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Sunday, May 19, 2024

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Diller Home Gets $10,000 from Conway Family

 

By Leslie Truluck

AVALON –– “Oh, say can you see by the dawn’s early light, What so proudly we hailed at the twilight’s last gleaming?”
As twilight dwindled Monday night visually impaired campers sang the National Anthem for a special group of visitors.
Five sons of the late Avalon resident Joseph Conway donated $10,000 to the Helen L. Diller Vacation Home for Blind Children in memory of their father, an active humanitarian with the Avalon Lions Club.
“We will spend the money well and carefully,” said Douglass Heun, President of the Diller Challenged Charity Corp. Heun said the money will be use-restricted to continue to provide fishing trips, boat rides and ice cream parties for the children.
Thomas, Robert, Gene, Dennis and Joseph Conway, Jr. toured the three-story home, which hosts blind children for weeklong summer vacations filled with Jersey Shore activities. The five brothers annually travel from their homes in Texas, Georgia, Maryland, Pennsylvania and New Jersey to reunite for a week in Avalon.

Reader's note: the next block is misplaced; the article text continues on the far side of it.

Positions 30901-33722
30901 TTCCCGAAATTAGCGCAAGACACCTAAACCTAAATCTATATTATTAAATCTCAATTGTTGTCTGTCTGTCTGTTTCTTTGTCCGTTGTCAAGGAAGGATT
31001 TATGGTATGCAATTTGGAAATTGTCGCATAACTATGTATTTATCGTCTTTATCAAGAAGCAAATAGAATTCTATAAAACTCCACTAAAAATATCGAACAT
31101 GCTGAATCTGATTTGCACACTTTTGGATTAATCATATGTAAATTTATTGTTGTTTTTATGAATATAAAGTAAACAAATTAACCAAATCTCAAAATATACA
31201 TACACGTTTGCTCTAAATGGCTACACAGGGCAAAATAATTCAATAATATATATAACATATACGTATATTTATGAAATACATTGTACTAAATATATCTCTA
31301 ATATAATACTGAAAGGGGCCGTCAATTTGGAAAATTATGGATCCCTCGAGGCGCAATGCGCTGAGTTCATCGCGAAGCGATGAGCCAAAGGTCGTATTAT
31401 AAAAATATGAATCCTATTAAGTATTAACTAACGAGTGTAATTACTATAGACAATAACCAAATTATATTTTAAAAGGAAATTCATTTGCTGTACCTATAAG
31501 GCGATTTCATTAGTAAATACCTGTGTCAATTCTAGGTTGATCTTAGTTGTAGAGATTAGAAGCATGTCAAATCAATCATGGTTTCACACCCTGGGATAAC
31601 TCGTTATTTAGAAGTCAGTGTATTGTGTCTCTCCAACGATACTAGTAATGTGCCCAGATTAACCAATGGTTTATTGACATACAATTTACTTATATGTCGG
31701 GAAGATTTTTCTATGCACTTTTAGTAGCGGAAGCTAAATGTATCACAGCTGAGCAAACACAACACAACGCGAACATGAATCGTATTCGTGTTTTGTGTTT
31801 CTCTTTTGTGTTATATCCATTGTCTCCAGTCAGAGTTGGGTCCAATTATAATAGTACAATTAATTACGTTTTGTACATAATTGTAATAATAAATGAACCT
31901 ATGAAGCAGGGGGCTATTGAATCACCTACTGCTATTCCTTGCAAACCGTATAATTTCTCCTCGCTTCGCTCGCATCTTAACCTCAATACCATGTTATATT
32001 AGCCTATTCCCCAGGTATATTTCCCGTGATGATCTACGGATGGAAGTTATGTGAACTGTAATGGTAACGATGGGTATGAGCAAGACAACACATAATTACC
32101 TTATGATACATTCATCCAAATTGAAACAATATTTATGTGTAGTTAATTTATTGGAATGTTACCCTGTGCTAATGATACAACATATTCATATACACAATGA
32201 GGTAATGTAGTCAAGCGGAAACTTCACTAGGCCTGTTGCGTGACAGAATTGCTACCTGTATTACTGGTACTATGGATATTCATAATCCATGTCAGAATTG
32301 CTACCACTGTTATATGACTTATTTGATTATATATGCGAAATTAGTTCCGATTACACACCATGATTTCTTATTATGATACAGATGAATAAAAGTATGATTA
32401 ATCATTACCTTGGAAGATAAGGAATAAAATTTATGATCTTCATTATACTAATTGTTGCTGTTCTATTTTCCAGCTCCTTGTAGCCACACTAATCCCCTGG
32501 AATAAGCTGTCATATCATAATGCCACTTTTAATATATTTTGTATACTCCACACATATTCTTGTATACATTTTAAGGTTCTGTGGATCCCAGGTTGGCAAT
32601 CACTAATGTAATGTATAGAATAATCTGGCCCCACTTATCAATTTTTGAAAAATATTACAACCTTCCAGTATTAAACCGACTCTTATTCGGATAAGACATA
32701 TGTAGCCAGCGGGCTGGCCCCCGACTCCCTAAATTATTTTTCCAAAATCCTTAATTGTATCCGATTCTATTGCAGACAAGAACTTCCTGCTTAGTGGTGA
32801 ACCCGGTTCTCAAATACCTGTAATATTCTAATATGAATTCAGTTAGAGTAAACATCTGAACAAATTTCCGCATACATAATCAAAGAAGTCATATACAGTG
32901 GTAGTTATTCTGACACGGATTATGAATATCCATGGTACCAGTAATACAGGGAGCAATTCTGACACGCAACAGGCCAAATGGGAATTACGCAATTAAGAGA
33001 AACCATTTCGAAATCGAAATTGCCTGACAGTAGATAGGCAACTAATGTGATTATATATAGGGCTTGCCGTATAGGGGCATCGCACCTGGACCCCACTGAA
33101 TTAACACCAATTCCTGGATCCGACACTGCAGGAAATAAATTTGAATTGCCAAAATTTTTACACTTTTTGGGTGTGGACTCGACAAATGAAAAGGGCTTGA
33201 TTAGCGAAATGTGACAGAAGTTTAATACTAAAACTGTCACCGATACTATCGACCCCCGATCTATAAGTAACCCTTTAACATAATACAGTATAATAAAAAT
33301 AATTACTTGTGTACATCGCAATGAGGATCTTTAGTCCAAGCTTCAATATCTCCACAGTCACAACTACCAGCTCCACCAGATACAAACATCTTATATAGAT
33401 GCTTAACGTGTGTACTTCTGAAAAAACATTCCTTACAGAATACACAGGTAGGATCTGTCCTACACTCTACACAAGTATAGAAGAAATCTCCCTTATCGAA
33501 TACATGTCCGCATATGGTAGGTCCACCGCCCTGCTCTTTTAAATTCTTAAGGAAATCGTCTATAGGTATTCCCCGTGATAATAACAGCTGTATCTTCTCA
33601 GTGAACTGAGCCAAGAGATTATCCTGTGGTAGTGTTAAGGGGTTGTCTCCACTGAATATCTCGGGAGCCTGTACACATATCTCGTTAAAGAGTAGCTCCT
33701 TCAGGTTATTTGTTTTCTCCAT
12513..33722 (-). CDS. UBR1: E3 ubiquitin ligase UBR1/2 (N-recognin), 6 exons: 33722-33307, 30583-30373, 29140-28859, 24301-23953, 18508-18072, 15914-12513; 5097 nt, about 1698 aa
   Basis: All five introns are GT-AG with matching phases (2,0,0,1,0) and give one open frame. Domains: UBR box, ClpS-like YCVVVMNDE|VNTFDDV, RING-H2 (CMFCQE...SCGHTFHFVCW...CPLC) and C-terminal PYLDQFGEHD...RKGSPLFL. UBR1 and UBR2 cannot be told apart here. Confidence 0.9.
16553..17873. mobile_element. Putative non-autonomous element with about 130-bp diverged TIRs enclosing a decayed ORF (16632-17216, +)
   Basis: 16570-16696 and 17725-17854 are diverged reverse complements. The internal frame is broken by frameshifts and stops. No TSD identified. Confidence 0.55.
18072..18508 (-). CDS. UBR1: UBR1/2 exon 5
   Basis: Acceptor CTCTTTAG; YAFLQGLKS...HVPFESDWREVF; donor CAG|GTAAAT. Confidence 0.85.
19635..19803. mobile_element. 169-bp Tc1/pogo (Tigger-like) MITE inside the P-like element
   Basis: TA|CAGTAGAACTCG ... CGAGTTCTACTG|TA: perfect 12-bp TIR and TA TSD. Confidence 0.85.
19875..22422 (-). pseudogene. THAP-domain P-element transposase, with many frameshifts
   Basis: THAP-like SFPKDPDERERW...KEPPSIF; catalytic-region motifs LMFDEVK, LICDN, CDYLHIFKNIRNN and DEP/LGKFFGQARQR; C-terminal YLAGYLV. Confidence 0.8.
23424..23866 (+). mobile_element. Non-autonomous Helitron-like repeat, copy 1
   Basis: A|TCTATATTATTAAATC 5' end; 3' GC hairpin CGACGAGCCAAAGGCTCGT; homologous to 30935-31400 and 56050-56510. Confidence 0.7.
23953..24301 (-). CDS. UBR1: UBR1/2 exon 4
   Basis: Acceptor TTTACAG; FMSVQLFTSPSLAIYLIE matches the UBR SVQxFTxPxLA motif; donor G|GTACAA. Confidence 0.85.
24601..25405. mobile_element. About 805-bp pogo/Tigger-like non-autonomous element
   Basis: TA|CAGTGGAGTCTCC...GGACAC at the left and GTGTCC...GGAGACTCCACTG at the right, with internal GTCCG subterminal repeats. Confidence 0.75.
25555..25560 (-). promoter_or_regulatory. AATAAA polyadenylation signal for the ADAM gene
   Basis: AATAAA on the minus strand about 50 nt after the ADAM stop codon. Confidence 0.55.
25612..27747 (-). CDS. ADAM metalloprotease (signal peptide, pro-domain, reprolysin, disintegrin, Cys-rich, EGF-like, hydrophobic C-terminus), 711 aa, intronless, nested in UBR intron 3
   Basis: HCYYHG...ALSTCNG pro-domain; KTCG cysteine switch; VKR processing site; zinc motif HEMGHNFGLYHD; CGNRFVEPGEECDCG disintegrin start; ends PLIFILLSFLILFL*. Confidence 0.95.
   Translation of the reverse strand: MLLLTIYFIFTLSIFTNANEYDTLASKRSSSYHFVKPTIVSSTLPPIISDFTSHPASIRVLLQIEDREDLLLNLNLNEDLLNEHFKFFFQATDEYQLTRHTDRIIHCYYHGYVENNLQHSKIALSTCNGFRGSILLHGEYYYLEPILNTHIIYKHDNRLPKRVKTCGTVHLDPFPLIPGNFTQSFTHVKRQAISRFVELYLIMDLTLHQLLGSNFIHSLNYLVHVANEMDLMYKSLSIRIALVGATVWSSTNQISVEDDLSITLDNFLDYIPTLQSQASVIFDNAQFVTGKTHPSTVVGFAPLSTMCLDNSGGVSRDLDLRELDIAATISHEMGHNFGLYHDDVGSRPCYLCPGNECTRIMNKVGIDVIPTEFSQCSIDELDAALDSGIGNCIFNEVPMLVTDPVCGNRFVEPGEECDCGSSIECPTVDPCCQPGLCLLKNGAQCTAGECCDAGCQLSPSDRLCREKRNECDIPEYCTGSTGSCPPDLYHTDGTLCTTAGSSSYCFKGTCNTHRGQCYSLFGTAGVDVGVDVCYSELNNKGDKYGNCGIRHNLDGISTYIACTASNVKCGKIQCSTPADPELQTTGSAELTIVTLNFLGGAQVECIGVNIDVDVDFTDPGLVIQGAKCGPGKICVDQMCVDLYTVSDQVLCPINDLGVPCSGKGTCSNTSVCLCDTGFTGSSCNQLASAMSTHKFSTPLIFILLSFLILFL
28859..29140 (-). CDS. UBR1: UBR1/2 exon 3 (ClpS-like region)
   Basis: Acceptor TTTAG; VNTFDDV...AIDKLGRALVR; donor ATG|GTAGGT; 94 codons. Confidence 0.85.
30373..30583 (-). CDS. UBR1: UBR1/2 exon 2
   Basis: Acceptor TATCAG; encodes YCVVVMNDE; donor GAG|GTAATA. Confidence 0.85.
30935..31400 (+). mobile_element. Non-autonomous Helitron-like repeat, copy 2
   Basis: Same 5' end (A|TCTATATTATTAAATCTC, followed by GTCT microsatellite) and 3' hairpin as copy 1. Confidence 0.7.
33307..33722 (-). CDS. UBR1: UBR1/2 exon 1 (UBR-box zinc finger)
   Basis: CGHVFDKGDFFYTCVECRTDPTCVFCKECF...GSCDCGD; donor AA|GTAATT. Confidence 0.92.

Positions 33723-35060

The late Conway was a longtime member of the Avalon Lions Club, which supports the Diller home as its main charity. His sons said the late Conway was a very strong believer in the summer camper program.
Joseph, Jr. announced he and his brothers’ intention to donate $10,000 and explained why the Lions Club and Diller Home here meant so much to their father and how they continue to mean so much to the Conway family.
“My father took to the Lion’s because they have a defined mission. He joined not only for the camaraderie Lions men and women offer, but additionally to help a good cause.
“Our gift is fitting because after he passed-on there’s no better way to thank the Lions for all their support,” Joseph, Jr. said.
Camp Director Jennifer Layton said this summer the camp hosted a total of 103 campers with 17 campers staying for a second week and 24 campers this year were there for the first time. Layton said the camp has about an 85 percent return rate.
The camp is open eight weeks each season and accommodates any blind or visually impaired child aged 7 to 15 absolutely free of charge to their parents. The Diller Home opened its doors in 1970 and is able to continue through generous donations.
A video of the Diller Home is available on the Herald’s Web site.
Contact Truluck at (609) 886-8600 ext. 24 or at: ltruluck @cmcherald.com

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